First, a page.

80. Richard Alexander, Lecturer in Financial Law, SOAS University of London, UK.

81. Eleanor Newbigin, Senior Lecturer, SOAS, University of London

82. Chinnaiah Jangam, Assistant Professor of History, Carleton University, Canada.

83. Matthew J Nelson, Reader in Politics, SOAS, University of London.

84. Sîan Hawthorne, Lecturer in Critical Theory & the Study of Religions, SOAS, London, UK.

85. Amrita Shodhan, SOAS, University of London, UK.

86. Michael Hutt Professor and Director, SOAS South Asia Institute, University of London, UK

87. Jonathan Goodhand, Professor in Conflict and Development Studies, SOAS, University of London, UK

88. Nitasha Kaul, Author and academic, University of Westminster, London.

89. Deepankar Basu, Associate Professor, University of Massachusetts, Amherst

90. Somak Biswas, Doctoral Candidate, Department of History, University of Warwick, UK

91. Michael Levien, Assistant Professor of Sociology, Johns Hopkins University, USA

92. Nilisha Vashist, M.Phil/PhD student, University College London, UK

93. Rama Mantena, Associate Professor of History, University of Illinois at Chicago, USA

94. SohiniKar, Assistant Professor, London School of Economics and Political Science, UK

95. Dr. Jacob Copeman, Social Anthropology, University of Edinburgh.

96. Dr. Priyamvada Gopal, Cambridge University, UK.

97. Carole Spary, Assistant Professor, University of Nottingham, UK.

98. James Putzel, Professor of Development Studies, LSE, UK.

99. Romola Sanyal, Assistant Professor, London School of Economics and Political Science, UK

100. Dr Barnita Bagchi, Literary Studies, Utrecht University, Netherlands.

101. Dag Erik Berg, Postdoctoral Fellow, Center for Modern Indian Studies, University of Göttingen, Germany.

102. Dr Kalpana Wilson, London School of Economics, UK

103. Chetan Bhatt, Professor, Department of Sociology, London School of Economics and Political Science, UK

104. Rahul Rao, Senior Lecturer in Politics, SOAS, University of London, UK

105. Dr Alan Bullion, The Open University, UK

106. Katharine Adeney, Professor and Director of the Institute of Asia and Pacific Studies, University of Nottingham, UK

107. D. Mara Matta, Modern Literatures of the Indian Subcontinent, SAPIENZA Università di Roma, Italy

108. Pritam Singh, Professor of Economics, Oxford Brookes University, UK.

109. Dr. Sunil Kumar, Lecturer, London School of Economics, UK

110. Maitreesh Ghatak, Professor of Economics, London School of Economics and Political Science, UK

111. Richa Nagar, Professor, University of Minnesota, Twin Cities, USA

112. Mary Kaldor, Professor, London School of Economics and Political Science, UK

113. David Lewis, Professor of Social Policy, London School of Economics and Political Science, UK

114. Dr. Suthaharan Nadarajah, Lecturer, SOAS, University of London

115. Dr. Navtej Purewal, SOAS, University of London, UK

116. Shruti Sinha, Toulouse School of Economics, France.

117. Robert Cassen, Professor

118. Apurba Kundu, Deputy Dean, Anglia Ruskin University, UK.

119. Rachel McDermott, Associate Professor of Religion, Barnard College, Columbia University, USA.

120. Dr. Clarinda Still, Contemporary South Asian Studies Programme, University of Oxford, UK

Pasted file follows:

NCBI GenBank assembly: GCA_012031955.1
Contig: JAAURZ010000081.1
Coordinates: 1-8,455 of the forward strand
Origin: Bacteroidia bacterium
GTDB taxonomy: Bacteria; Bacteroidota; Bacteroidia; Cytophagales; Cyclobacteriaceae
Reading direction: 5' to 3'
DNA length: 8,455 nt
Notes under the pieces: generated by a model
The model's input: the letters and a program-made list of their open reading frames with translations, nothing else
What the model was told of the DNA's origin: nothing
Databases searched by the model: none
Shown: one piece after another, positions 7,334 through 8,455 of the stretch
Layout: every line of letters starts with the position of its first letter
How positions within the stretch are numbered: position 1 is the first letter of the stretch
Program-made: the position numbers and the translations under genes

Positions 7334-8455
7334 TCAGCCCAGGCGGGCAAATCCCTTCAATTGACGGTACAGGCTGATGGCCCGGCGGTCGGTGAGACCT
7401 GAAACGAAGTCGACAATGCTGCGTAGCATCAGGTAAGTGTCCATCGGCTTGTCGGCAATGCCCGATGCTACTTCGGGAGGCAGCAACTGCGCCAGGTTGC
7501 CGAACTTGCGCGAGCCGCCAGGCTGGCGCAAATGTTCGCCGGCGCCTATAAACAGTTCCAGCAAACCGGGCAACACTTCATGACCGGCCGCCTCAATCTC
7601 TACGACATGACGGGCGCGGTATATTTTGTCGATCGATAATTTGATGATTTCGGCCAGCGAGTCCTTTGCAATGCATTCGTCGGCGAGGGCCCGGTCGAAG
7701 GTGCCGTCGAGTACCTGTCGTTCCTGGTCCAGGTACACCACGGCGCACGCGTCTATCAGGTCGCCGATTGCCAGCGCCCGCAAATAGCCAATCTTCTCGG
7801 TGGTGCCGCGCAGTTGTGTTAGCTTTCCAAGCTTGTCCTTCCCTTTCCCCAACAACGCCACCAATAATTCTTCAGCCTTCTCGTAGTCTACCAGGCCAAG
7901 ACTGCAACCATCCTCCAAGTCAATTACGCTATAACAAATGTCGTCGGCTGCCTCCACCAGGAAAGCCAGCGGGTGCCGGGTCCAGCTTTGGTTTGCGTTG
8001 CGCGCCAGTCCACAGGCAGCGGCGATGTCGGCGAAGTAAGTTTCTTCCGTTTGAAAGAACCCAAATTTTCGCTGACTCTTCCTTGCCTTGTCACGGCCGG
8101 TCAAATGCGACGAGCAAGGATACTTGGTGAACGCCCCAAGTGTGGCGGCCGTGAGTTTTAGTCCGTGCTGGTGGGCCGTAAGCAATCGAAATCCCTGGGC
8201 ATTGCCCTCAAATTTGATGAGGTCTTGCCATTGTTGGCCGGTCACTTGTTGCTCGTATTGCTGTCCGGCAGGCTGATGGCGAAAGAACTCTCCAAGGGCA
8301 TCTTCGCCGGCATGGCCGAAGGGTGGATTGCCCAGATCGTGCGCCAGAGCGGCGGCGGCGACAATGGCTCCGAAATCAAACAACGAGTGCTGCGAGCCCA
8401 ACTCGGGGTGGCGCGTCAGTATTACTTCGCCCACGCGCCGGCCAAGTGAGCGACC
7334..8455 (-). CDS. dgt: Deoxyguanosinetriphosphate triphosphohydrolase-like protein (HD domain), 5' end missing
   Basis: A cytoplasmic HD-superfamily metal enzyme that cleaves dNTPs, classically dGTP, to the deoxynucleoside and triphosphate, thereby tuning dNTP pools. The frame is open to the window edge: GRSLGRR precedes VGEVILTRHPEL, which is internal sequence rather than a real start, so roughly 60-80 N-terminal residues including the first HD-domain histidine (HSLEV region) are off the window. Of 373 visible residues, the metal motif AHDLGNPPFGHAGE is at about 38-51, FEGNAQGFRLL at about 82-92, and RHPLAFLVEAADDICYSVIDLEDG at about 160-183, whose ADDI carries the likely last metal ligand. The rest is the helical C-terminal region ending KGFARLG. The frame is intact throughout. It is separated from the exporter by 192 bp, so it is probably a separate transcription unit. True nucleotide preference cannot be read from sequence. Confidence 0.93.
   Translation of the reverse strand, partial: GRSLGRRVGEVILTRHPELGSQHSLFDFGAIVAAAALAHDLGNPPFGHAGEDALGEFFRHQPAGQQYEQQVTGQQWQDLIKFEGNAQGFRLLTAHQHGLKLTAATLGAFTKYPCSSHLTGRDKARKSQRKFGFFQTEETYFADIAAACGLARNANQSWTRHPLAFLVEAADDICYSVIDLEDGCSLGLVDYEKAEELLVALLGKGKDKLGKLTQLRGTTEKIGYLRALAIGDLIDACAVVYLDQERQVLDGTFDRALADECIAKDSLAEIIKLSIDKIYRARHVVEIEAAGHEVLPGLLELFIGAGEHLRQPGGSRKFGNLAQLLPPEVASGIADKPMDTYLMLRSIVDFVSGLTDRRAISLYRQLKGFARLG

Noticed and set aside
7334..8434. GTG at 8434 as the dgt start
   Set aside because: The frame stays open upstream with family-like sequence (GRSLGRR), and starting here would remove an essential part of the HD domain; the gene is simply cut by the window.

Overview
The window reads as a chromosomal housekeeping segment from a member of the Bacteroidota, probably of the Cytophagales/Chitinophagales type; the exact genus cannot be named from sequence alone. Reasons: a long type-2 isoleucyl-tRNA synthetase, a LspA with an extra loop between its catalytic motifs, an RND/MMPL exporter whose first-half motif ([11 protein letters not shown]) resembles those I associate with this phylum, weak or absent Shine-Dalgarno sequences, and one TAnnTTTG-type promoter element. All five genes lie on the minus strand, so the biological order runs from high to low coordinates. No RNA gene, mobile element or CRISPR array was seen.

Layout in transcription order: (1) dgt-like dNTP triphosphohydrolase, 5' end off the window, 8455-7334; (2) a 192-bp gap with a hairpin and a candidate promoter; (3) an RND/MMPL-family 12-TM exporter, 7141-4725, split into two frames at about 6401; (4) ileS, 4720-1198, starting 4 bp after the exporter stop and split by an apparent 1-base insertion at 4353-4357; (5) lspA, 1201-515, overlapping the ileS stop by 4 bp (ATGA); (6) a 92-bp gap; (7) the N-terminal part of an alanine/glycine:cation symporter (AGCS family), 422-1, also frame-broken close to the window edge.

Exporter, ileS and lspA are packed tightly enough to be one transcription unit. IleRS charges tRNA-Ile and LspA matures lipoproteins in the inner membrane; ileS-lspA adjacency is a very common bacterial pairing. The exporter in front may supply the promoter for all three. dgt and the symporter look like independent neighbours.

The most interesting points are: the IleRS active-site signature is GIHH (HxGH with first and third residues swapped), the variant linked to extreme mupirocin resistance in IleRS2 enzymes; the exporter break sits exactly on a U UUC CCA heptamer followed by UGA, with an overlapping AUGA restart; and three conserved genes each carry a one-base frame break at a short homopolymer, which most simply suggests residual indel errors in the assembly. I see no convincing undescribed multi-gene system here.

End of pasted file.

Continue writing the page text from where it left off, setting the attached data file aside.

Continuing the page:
121. Chad M. Bauman, Associate Professor of Religion, Butler University, USA.

122. Nandini Bhattacharya, Lecturer in History, University of Dundee, UK

123. Vijay Prashad, Professor, Trinity College, USA and Chief Editor, LeftWord Books.

124. Lucinda Ramberg, Assistant Professor, Cornell University, USA.

125. Pippa Virdee, Senior Lecturer in Modern South Asian History, De Montfort University, UK.

126. Andrew J. Nicholson, Associate Professor, State University of New York, Stony Brook

127. Dr. Teena Purohit, Department of Religion, Boston University.

128. Sahana Bajpaie, Instructor in Bengali, SOAS, University of London, UK.

129. M. V. Ramana, Physicist, Princeton University, USA

130 Shailaja Paik, Assistant Professor, University of Cincinnati, USA

131 Andrew Sartori, Professor of History, New York University, USA

We welcome your comments at letters@scroll.in.
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As corporate India changes from strait-jacketed to stylish, here’s how you can stay on-trend

For men and women, tips to make your office style game strong.

Office wear in India tends to be conservative. For men, the staple blue or white shirt and dark trouser arranged in a monotonous assembly line has been a permanent feature of the wardrobe (a tactic shrewdly administered to ensure minimum time is spent shopping). For women, androgynous work wear has been ever reliable and just as dull.

But camouflage is of no use in the corporate jungle anymore. The Indian office is no longer a place for dull, unthinking conformity, it is a place that expects vibrancy in thought and action. With a younger workforce and a greater mix of multinationals and jobs, there is a greater acceptance of edgier trends. Men are stepping away from their blues and greys and women are reshaping their workwear to be more interesting and distinctly feminine. As corporate India is proving its mettle on the global stage and to itself, it’s also growing confident in expressing individuality and style in the formal work environment. From clothing to office décor and fashion accessories to work tools, the workplace is becoming a place to display merit as well as taste.